Last week there was a great piece Why Students Who Underperform Drop Out on the PBS Newshour as part of American Graduation week. Ray Suarez interview Stephanie Krauss, Shearwater Education Foundation and founder of a charter high school, Victor Rios, Professor, UC Santa Barbara and Adam Steltzner, NASA Curiosity Mission. It was an interesting group with Krauss and Rios being former dropouts and Steltzner almost not graduating.
I have spoken to a lot of teachers over the last year. And high school teachers say one of the most critical moments is when they sit down with a kid with their transcript and say, you can't finish this year. You can't graduate with your friends. We don't have much of a safety net for those kids. So, how do we keep them engaged?
Rios was totally on point:
I think that what happens is that, sometimes, we give up on kids too soon. Sometimes, we want to teach to the test instead of teaching to transform. And, sometimes, that comes from top-down policy.
Rios himself was encouraged to finish school by someone who took the time to help him with emotional issues and connect him to mentors.
Steltzner emphasizes the power of being known and in relationship:
I know from my own experience through high school you can feel in a big high school like no one is really seeing you, no one really is caring about you, the student. You're occupying a spot in a class. You're either there or you're not. And that's the challenge because when you feel seen by the institution, by the -- by a person, at least one, it's a strong pull. And you start to feel that they're on your side.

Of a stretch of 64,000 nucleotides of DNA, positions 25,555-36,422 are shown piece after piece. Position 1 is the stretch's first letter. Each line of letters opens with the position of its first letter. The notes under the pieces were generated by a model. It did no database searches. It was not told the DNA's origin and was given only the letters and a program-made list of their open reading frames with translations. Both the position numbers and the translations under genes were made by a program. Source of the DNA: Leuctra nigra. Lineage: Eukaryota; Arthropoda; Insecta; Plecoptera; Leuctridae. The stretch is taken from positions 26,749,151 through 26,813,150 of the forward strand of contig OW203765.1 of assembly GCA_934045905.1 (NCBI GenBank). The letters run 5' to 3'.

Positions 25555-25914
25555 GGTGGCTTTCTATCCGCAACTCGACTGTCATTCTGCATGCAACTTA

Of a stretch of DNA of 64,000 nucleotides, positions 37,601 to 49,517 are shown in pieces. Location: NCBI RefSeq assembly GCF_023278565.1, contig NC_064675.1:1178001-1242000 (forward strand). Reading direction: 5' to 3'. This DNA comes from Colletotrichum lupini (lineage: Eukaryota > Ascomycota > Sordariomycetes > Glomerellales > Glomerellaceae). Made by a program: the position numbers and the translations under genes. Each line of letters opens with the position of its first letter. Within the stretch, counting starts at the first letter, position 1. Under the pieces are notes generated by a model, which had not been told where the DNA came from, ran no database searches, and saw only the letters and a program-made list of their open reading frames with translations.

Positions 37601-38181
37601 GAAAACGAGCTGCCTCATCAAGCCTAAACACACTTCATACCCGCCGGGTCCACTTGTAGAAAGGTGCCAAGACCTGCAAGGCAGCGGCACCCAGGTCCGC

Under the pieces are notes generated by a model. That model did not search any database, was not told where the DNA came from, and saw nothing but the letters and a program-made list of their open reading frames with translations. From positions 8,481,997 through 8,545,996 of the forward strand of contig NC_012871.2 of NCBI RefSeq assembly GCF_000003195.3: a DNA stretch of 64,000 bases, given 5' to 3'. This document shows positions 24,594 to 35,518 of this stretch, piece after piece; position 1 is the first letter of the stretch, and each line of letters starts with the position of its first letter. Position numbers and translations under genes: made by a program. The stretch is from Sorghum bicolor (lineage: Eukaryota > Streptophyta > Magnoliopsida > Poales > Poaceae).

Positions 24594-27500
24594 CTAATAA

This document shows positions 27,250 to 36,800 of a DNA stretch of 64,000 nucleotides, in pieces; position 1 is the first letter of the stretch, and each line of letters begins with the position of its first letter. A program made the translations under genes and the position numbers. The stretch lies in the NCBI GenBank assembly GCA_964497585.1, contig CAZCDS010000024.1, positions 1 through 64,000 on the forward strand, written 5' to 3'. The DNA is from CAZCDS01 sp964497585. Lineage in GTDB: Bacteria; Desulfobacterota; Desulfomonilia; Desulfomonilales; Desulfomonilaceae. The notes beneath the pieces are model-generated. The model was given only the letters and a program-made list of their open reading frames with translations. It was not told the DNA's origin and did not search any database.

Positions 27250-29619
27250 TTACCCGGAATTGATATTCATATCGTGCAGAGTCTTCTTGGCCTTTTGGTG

Krauss raised the questions of seat-time:
One of the things that we're really concerned about is something we call seat time. In order to get one unit of credit when 24 units are required to graduate, you have to get a passing grade and then be in class for 7,830 minutes. So, if you have a story like mine -- I left school and was what you would call chronically truant for a while. So I had a couple of jobs and I was goofing around with the wrong group of friends. I wasn't acquiring credit. I wasn't at school. And so my education was disrupted. When I was still high school-aged, if I had returned, I would have been too old with too few credits. And this is what we're seeing all over the city of Saint Louis, these young people who are 17 or 18 years old, and they need 24 units of credit. They only have 22 or sometimes they only have three or four.
So the math doesn't work out. So, what we're trying to do is come up with what we call a competency-based approach. So, kids get credit when they show us that they know it, flexible paths for them to acquire credit, to show us proficiency. Do they know what you need to know in order to go on to college, so that you can succeed in work and life?Krauss also speaks about the grit and hard work it takes to finish school:
There are smart kids who leave school because life happened. They get pushed or pulled out. And they have got to go through some of that life, and essentially bottom out, in order to have a real invested interest themselves in returning. We find in terms of stickiness, kids who come and stay and do the hard work of reengaging and moving toward graduation, that they made the decision themselves, many of them young parents, many of them coming off the streets from homelessness or in foster care. Often, they have that supportive adult. But they have the agency and the decision to return. We call that grit. It's kind of that persistent passion of wanting it for themselves that is born out of a little failure and a little hardship and a lot of survival and resilience.In listening to this interview I think we need to add the concept of disrupted education into our policy mix. Or perhaps the ability for students to take a leave of absence if life get too big and a formal process to return when the time is right.